Last week I enjoyed a perfect holiday in Taiwan. We encountered nice weather, nice people, and nice landscapes. For a two day trip to a national park we took a train. Expecting a typical Asian train as you (used to?) see them in the movies, so prepared for the worse, Taiwan again brought me a very good experience. Used to the Dutch trains with uncomfortable chairs with very limited leg space, if there is actually a seat available, I considered that the fact that Taiwanese people on average are less tall than Dutch people would not benefit me. I was pleasantly surprised to find a numbered reserved seat, reclinable with plenty of leg space. How is this possible in a country where average prices for living (and also for train tickets) are about one fourth to half of the Dutch pricing levels.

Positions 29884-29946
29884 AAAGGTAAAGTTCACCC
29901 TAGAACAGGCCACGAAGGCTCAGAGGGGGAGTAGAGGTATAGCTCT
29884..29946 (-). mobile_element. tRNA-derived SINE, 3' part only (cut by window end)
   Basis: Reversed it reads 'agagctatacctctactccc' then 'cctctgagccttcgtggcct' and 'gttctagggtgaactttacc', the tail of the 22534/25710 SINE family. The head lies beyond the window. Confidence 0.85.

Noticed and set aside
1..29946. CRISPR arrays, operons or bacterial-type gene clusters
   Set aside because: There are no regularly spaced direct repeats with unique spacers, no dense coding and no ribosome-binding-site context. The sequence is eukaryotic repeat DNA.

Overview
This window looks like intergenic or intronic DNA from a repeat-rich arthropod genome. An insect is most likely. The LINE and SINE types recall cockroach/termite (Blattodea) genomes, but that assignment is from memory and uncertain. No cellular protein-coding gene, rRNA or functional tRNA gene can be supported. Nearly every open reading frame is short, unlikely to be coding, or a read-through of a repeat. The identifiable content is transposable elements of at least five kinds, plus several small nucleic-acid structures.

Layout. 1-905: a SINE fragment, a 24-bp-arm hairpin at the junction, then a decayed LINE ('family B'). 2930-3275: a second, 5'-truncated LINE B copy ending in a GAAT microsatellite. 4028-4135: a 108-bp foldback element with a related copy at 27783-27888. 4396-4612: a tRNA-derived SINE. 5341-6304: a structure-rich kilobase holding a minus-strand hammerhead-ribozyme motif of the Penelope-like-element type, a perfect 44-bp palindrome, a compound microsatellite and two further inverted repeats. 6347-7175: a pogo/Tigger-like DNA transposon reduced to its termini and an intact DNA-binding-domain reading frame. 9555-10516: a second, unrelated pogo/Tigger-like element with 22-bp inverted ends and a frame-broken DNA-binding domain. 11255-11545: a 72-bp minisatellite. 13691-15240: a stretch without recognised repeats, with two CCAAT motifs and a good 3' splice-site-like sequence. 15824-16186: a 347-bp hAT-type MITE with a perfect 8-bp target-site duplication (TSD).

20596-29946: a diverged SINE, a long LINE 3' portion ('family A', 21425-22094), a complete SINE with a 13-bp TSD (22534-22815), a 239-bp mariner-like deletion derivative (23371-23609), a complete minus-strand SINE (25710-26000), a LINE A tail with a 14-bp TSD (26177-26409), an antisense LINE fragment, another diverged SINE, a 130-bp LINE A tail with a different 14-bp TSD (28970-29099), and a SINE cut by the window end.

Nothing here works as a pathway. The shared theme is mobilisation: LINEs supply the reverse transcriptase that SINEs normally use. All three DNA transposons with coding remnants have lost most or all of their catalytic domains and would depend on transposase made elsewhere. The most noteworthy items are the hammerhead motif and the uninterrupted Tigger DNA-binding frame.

On the other hand, it made me realize something else. How is it possible that in The Netherlands, the country with on average the tallest people in the world, trains have such small seats? And at the same time the Dutch airline KLM is known for having one of the smallest seats in the industry (up to 10cm smaller than many Asian airlines). It seems to have to do something with market segmentation and applying the 80-20 rule. KLM and the Dutch railway company NS target their 2nd class seats to the 80% least tall people. If the other 20% do not want to hurt their legs during travel, they can choose to pay twice as much for a first class train ticket. Such policy might be nice for the competitive airline market like, but in the monopolized Dutch train market this is unacceptable. This kind of market segmentation even damages the company’s brand.